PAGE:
he language had a face lift in the recent years, so if you are planning to learn C++ in 2017 you should go for the 2017 edition C++17. C++ is also a great language to learn because you will have the freedom of writing C code while in the meantime you can take advantage of the OOP paradigm, at almost zero performance cost.

C++ is also used in embedded systems, industrial control, space technology but maybe its biggest but certainly its flashiest use case is in video game development and even game engine development. Most triple A title games are written in C++ or use a game engine that was written in it.  As a C++ developer you can work on a lot of interesting projects if you like to work with high performance applications or in systems with limited resources.


C# is an object oriented programming language. It’s an interpreted programming language as Java is. The compiler generated IL (interpreted language) code that is run by the CLR (Common Language Run-time: A process known as just-in-time compilation converts compiled code into machine instructions which the computer’s CPU then executes).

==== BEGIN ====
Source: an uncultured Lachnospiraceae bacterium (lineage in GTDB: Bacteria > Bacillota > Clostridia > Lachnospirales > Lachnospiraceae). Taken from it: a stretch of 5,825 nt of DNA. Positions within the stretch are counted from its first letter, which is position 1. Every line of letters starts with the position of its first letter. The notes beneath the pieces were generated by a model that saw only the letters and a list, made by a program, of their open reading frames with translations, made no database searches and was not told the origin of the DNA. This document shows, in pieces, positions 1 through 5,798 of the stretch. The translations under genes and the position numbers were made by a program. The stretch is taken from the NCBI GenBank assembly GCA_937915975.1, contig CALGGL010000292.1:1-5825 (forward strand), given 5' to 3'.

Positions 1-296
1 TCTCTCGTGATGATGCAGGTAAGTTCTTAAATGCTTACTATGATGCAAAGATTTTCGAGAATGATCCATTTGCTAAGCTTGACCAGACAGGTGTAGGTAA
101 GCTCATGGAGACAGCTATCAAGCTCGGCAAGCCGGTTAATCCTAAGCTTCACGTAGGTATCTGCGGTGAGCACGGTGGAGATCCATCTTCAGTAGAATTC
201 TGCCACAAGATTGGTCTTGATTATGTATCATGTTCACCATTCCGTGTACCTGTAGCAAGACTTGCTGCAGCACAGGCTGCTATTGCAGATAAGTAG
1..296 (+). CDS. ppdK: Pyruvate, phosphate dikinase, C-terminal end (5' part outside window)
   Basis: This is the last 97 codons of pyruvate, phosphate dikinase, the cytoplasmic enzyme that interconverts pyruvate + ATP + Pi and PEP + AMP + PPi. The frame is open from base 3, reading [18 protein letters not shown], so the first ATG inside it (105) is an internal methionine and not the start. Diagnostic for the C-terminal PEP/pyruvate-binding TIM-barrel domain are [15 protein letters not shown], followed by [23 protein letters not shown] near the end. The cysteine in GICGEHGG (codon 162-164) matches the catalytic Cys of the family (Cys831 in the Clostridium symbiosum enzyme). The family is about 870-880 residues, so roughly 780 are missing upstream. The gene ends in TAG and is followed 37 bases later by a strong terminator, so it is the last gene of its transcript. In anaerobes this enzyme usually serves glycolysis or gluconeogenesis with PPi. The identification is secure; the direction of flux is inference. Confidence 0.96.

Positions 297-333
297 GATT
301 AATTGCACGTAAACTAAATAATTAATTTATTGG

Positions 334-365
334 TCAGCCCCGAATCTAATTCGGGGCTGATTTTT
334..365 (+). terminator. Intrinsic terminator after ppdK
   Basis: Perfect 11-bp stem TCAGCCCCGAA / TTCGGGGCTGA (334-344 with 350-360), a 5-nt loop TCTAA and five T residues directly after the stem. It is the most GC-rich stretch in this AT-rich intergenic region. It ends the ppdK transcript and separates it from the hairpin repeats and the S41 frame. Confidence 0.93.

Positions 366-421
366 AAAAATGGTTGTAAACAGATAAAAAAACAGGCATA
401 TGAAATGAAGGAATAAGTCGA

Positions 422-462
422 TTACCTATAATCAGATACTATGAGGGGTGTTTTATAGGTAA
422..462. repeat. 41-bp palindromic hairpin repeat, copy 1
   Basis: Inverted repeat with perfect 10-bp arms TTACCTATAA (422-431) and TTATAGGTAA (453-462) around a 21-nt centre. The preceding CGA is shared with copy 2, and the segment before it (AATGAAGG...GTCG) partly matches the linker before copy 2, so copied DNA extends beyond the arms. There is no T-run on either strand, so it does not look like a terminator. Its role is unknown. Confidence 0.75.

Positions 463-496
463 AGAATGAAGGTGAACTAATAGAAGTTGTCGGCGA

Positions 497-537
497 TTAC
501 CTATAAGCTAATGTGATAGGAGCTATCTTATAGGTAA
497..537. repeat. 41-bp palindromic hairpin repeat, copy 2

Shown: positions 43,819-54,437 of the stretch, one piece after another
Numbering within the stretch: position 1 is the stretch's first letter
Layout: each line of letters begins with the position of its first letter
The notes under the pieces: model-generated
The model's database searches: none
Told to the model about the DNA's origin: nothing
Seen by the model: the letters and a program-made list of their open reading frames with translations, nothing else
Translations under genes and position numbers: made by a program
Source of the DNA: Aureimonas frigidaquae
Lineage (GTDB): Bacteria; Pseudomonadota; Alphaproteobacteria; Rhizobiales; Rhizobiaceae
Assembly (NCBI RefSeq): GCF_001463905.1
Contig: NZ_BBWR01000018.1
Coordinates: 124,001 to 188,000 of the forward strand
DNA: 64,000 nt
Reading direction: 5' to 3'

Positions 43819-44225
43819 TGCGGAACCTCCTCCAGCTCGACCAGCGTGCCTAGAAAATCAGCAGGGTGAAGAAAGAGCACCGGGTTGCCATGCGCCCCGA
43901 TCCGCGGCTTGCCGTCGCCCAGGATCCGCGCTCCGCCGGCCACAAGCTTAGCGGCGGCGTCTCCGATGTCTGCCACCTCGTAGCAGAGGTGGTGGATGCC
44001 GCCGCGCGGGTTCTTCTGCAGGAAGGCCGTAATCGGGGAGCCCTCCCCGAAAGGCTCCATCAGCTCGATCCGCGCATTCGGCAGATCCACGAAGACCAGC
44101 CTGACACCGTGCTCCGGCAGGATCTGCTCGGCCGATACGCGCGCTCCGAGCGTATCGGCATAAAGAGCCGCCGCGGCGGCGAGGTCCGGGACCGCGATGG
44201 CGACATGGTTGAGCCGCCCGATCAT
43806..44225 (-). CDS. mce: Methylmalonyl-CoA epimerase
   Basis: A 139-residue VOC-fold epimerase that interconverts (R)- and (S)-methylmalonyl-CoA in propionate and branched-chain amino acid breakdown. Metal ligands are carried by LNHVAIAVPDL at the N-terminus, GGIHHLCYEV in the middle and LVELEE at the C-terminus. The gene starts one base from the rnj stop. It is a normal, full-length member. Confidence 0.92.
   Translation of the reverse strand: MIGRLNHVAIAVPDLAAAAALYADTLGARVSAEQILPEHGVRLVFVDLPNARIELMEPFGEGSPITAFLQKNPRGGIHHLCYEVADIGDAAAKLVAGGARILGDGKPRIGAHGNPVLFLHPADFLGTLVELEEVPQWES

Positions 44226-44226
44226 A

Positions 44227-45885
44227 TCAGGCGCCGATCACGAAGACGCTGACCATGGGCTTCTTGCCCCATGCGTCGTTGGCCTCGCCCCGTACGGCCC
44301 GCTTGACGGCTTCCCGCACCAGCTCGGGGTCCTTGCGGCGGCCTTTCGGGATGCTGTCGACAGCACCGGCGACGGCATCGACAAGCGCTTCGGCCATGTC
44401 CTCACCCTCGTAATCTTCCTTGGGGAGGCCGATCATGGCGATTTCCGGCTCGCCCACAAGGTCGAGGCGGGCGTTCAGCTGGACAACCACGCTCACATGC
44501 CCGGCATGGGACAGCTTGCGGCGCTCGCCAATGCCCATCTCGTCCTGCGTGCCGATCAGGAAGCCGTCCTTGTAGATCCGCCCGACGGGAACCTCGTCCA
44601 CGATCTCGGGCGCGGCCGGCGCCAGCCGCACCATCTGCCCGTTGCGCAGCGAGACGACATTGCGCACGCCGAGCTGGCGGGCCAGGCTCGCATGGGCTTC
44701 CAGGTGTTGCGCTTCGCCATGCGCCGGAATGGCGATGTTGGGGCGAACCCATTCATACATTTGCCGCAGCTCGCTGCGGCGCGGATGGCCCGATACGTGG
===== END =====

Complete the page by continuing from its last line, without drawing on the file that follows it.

C# was developed by Microsoft and though for years it was exclusive to the Windows OSs (desktop and server), it gained enough popularity for the Linux community to create an open source equivalent called Mono. In the light of the latest changes at Microsoft, C# became open source. That was followed shortly by the decision of Apple to make its new programming language Swift open source.

As C++ has a standard library (STL), so has C#, and it’s called .Net Framework. With the open sourcing of the C# and .Net Framework, the C# programming language has a bright future where it can compete with Java’s Write once, run anywhere philosophy.

The similarities between Java and C# are striking but at a closer look you can find C# much closer to C++ syntax that Java is. Also, you can see some influences C# has on the latest C++ revisions: C++14 and C++17.